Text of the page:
Max Verstappen secured his second win in the opening three races despite three red flags and late drama at the Australian Grand Prix on Sunday, whilst Charles Leclerc’s “disastrous” start to the season continued after a first-lap spin.
The Red Bull remains unrivalled. The much-anticipated return of the Australian Grand Prix, which hasn’t taken place since 2019, quickly turned into a procession for a large period before two late red flags created chaos.
An uncharacteristically cagey Verstappen was overtaken by George Russell into turn one, and the latter’s teammate then made his move down the inside into turn three to relegate the World Champion to third place.
“Certainly not the start to the season I was hoping for.”
However, racing was brought to a halt due to a stranded Leclerc. The Monégasque driver misread the situation at turn three and turned into a Lance Stroll, who had teammate Fernando Alonso on his inside. That sent his Ferrari into the gravel trap, from which he couldn’t escape.
Leclerc has cut a frustrated figure throughout the weekend, and for the second time in three races, it ended in a DNF. “This can’t happen too often. The start of the season has just been disastrous. The retirement in Bahrain, the penalty in Jeddah and now a DNF. It certainly hasn’t been the start to the season I was hoping for,” said the stricken Ferrari driver.
George Rusell and Carlos Sainz caught out
When racing did resume on lap four, Verstappen immediately set about returning to the front of the pack, and as has been the case throughout the season, he had the pace over his competitors. However, before he could refind his rhythm and make the move, the race was halted again.
Alex Albon spun into the barriers, initially bringing out the safety car. Russell and Leclerc’s teammate Carlos Sainz took the chance to pit for fresh tyres and dropped to 7th and 11th respectively. However, disaster struck for both, as those waved yellows turned red, stopping the race entirely and allowing all of their rivals a free stop.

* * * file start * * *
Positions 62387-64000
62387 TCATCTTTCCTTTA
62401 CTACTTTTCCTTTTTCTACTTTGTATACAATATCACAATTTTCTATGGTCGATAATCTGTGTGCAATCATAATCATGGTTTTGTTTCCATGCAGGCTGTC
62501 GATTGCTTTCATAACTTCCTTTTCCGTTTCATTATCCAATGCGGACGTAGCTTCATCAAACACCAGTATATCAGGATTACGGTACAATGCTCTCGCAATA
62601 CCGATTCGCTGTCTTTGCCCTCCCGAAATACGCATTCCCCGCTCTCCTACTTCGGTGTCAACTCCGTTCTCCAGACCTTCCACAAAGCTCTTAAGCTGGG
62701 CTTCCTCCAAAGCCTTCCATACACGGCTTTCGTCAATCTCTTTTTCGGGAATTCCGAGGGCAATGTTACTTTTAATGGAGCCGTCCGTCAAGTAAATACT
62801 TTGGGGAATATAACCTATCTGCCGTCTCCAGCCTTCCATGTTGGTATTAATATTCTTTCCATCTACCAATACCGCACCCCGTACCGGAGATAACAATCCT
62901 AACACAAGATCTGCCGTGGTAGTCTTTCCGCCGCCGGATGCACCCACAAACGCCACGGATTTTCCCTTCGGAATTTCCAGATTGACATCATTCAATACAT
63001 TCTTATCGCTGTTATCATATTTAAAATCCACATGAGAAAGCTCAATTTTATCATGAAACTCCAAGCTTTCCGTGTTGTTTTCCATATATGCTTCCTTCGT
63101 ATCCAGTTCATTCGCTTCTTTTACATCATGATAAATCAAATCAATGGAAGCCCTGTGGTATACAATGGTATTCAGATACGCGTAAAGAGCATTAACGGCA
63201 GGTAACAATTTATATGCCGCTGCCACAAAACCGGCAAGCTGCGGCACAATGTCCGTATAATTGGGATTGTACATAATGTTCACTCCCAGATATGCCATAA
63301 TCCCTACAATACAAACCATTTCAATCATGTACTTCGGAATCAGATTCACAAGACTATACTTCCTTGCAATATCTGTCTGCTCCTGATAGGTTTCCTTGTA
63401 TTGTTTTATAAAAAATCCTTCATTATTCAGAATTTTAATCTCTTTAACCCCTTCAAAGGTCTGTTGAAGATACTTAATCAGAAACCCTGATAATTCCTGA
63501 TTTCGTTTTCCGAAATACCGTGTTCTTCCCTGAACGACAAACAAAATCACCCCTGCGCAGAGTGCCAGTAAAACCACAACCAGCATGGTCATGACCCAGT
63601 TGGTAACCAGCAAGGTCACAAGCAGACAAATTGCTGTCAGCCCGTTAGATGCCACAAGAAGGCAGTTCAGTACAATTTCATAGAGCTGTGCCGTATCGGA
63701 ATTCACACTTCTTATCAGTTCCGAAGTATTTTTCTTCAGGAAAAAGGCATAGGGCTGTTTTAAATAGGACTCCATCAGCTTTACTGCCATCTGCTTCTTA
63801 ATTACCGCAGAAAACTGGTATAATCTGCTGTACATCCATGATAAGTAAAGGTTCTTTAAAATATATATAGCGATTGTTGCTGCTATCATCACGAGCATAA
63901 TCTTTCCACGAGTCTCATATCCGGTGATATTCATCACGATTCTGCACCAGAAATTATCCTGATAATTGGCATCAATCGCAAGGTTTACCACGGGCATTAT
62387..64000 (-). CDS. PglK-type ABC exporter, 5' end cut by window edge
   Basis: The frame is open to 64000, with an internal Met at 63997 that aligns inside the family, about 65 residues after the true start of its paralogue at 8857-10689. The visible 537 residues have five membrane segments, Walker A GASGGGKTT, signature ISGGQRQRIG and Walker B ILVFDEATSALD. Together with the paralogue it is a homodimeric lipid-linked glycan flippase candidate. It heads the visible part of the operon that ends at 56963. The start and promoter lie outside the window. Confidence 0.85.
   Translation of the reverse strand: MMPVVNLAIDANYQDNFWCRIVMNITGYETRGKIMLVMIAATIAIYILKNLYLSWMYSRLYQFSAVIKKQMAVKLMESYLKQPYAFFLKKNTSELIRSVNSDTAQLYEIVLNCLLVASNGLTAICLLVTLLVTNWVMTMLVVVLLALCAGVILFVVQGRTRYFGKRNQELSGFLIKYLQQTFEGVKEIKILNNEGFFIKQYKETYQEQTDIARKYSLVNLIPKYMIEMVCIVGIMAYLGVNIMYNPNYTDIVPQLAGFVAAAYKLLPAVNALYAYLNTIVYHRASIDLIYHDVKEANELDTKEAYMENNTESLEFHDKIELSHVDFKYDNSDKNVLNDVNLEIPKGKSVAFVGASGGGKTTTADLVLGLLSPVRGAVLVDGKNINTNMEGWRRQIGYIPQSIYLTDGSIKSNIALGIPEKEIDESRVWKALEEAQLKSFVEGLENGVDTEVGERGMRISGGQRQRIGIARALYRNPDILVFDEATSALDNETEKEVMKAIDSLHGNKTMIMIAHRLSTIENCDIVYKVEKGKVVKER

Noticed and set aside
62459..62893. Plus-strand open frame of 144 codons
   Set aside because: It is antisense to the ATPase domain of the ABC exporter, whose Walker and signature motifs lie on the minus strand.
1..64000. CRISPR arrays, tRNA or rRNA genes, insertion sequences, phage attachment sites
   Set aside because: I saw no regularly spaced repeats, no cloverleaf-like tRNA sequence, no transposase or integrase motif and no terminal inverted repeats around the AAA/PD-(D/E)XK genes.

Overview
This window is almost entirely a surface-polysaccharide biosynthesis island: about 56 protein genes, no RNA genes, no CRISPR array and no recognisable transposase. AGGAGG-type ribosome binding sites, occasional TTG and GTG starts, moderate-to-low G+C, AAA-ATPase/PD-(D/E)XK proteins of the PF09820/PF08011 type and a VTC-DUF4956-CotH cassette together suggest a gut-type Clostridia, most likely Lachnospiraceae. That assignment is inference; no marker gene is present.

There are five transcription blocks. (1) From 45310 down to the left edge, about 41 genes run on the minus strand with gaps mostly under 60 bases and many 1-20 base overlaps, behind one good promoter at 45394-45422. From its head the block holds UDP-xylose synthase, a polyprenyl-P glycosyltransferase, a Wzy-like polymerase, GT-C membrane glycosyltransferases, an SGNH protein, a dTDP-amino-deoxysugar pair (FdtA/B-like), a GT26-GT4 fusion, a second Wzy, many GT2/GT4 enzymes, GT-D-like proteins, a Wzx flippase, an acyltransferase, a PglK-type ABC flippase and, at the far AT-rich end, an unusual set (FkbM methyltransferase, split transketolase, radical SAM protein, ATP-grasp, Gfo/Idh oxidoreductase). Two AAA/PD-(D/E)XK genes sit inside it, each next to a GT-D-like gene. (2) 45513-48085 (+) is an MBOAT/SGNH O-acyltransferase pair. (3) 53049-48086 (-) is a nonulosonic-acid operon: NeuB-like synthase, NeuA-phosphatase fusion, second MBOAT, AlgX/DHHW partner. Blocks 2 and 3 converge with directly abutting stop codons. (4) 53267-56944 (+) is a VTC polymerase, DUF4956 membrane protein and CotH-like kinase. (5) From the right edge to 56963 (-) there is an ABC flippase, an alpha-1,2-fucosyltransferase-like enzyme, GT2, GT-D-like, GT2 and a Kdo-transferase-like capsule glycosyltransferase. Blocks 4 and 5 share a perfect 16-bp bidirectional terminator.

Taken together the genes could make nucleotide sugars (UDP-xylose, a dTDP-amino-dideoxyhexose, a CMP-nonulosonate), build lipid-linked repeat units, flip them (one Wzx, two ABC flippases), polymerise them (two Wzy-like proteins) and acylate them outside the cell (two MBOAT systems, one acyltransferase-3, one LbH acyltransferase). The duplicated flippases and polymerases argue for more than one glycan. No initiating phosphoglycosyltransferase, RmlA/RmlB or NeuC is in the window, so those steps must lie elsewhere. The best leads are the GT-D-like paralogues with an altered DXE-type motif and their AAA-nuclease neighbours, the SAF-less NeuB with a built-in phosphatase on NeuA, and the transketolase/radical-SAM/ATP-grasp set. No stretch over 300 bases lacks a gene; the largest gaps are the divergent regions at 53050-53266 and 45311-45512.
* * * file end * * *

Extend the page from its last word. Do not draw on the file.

When the race got back underway with a standing start, Russell and Sainz had slipped down the field, and Hamilton cut an isolated figure in his futile fight to fend off Verstappen.
The pivotal move was made in the most mundane of fashions, the Dutchman breezing past the helpless Hamilton with the help of DRS on lap 12. Russell’s afternoon would get worse. After working his way back up to fourth, his car burst into flames, and he, therefore, became the third retiree of the race.
Max Verstappen breezing to victory, until…
The action abated for a large period. Despite some interesting battles in the midfield and the rise of Sergio Perez from the back of the grid to seventh, there was no action up front.
Verstappen constructed a comfortable gap to Hamilton, who maintained a gap of over a second to third-placed Fernando Alonso until the late drama. The frontrunners were coasting towards the chequered flag, but a lapse of concentration from Kevin Magnussen brought out the red flag with three laps remaining. There would therefore be a third restart.
A series of incidents at turn one, two and three, which saw the Alpines of Esteban Ocon and Pierre Gasly collide and retire caused another stoppage. There would be no fourth standing restart. The drivers were led around the course in Albert Park in a processionary manner, but crucially, in the order in which they lined up for the third restart as the red flag was waved before all the drivers had passed sector one. Alonso, spun by compatriot Sainz was the major benefactor of that decision as he retook his place on the podium, with the latter receiving a five-second penalty.
Ferrari’s disastrous weekend, therefore, ended with further disappointment as Sainz dropped from fourth to twelfth due to his penalty. An underwhelming end to an exciting race that ultimately had a rather predictable outcome.
The task for the entire grid is to close the gap to Red Bull, and they’ll have time to do it, with the next race in four weeks’ time in Azerbaijan.
Photo from Scuderia Ferrari press office